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Chopsticks can now find a new purpose thanks to recycling pilot

Vancouver based company ChopValue and Return-It have launched a recycling pilot program to divert chopsticks from landfill on the North Shore
Chopstick bin 2
Return-It's Lower Lonsdale site is now accepting both unopened and used chopsticks in a newly launched pilot program.

Do you have chopsticks lying around in kitchen drawers now that you’re ordering-in more because it’s cold out? A new North Vancouver pilot program might just be the thing you need.

In collaboration with Vancouver-based company ChopValue, Return-It is now collecting chopsticks for recycling at its new Lower Lonsdale Express Plus site.

Over 90,000 chopsticks are thrown out in Vancouver daily, according to ChopValue, and since beginning its operations in 2016, the organization has diverted more than 38 million chopsticks from landfills.

“Chopsticks can be turned into many useful products, so we’re urging consumers to avoid throwing them in the trash and instead bring your chopsticks for recycling at our Return-It collection site in North Vancouver,” said Allen Langdon, president and CEO of Return-It.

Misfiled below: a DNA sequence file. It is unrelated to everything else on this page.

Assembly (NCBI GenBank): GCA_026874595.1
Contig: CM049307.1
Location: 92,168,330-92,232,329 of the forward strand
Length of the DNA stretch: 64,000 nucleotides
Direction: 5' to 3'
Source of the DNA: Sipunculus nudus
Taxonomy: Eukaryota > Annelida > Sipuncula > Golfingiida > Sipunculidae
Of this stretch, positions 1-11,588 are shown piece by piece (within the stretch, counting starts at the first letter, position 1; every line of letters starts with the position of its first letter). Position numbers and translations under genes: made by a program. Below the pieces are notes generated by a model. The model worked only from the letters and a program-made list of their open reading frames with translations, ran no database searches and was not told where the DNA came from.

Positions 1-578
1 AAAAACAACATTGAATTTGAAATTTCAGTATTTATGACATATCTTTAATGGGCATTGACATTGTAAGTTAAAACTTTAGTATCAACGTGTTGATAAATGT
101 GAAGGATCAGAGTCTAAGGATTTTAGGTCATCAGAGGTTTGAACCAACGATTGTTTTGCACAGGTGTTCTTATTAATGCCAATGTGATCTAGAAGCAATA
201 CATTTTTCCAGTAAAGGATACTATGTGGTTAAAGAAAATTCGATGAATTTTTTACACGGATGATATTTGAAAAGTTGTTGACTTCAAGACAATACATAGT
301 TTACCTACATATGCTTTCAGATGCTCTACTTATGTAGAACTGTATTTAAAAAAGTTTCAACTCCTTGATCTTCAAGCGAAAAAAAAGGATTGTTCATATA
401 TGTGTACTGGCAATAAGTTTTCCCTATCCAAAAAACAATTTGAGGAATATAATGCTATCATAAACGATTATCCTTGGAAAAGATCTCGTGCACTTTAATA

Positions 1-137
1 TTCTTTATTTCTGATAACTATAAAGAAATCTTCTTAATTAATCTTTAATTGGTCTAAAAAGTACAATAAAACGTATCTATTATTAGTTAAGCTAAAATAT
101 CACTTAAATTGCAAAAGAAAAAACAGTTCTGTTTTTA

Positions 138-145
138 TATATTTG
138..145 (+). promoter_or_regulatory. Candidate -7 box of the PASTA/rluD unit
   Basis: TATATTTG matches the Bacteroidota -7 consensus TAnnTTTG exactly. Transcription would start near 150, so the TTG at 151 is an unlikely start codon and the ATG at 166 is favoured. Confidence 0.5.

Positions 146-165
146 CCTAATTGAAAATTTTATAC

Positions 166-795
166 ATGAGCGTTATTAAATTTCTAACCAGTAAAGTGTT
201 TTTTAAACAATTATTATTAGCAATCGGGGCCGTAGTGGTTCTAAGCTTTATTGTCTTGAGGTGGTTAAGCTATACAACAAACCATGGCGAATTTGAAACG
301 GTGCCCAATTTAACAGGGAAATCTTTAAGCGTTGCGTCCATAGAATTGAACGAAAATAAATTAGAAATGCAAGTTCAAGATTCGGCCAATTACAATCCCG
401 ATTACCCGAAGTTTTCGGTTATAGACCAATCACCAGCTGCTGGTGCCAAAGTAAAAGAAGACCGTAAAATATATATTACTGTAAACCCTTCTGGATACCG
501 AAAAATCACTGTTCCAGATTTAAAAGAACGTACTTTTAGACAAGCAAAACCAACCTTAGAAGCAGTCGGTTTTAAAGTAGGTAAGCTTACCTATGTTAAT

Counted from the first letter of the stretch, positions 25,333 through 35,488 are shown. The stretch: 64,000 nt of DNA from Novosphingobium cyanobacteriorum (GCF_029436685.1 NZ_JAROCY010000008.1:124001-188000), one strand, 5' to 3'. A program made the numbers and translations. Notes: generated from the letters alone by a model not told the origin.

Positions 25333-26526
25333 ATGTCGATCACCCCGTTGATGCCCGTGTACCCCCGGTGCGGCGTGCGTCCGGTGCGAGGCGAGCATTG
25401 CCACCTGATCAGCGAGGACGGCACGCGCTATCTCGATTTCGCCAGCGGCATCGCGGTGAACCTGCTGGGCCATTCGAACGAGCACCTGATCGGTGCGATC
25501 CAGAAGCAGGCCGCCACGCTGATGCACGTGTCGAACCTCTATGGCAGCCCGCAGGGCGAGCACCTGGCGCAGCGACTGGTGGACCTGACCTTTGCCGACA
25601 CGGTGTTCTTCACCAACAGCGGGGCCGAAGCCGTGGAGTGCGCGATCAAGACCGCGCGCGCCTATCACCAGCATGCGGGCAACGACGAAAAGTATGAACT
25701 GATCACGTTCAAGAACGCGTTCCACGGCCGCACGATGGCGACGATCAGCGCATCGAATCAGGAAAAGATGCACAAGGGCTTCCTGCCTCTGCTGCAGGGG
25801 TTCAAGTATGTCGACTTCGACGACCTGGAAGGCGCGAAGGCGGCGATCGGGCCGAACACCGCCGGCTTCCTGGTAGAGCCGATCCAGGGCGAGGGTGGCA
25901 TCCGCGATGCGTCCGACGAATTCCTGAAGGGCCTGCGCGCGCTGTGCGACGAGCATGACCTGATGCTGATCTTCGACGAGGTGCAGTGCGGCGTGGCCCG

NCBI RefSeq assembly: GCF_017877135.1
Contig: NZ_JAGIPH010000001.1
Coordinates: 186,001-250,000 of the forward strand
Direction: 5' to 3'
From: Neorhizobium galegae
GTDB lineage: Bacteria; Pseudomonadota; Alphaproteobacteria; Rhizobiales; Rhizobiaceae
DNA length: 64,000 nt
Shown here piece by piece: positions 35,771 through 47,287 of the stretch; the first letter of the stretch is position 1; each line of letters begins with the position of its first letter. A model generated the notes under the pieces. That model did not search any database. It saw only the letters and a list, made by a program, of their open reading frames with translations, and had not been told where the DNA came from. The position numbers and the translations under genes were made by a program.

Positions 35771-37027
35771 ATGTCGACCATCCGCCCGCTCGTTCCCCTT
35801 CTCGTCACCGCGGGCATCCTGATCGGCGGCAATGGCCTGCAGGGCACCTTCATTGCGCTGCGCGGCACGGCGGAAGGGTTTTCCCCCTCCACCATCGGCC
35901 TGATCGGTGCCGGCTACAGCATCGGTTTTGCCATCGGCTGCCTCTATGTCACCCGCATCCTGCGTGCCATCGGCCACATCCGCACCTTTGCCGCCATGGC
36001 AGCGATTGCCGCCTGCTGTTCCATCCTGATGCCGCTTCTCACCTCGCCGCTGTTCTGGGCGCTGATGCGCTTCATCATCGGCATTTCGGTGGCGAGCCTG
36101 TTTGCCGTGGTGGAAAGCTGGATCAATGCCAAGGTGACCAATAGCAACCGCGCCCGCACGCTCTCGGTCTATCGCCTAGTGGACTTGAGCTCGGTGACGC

“This partnership with ChopValue is a great example of how we can leverage our collection network to divert material from landfill and support innovative companies that share our interest in developing a more circular economy where materials are reused rather than disposed of,” he said.

Most chopsticks we use are made from bamboo harvested in China. One of the fastest growing wood grasses, the bamboo is then dried and shaped into chopsticks before being shipped across the Pacific Ocean to North America.

ChopValue remanufactures chopsticks into new “sustainable essentials” such as furniture, cutting boards and home décor.

“We are excited to partner with Return-It because it brings us one step closer to engaging our community in emptying their kitchen drawers filled with takeout chopsticks,” ChopValue founder Felix Böck said.

“By recycling through this Return-It site, residents can be part of the solution by helping us close the loop on neglected resources and transform them into beautiful functional products — all without using any virgin materials,” he said.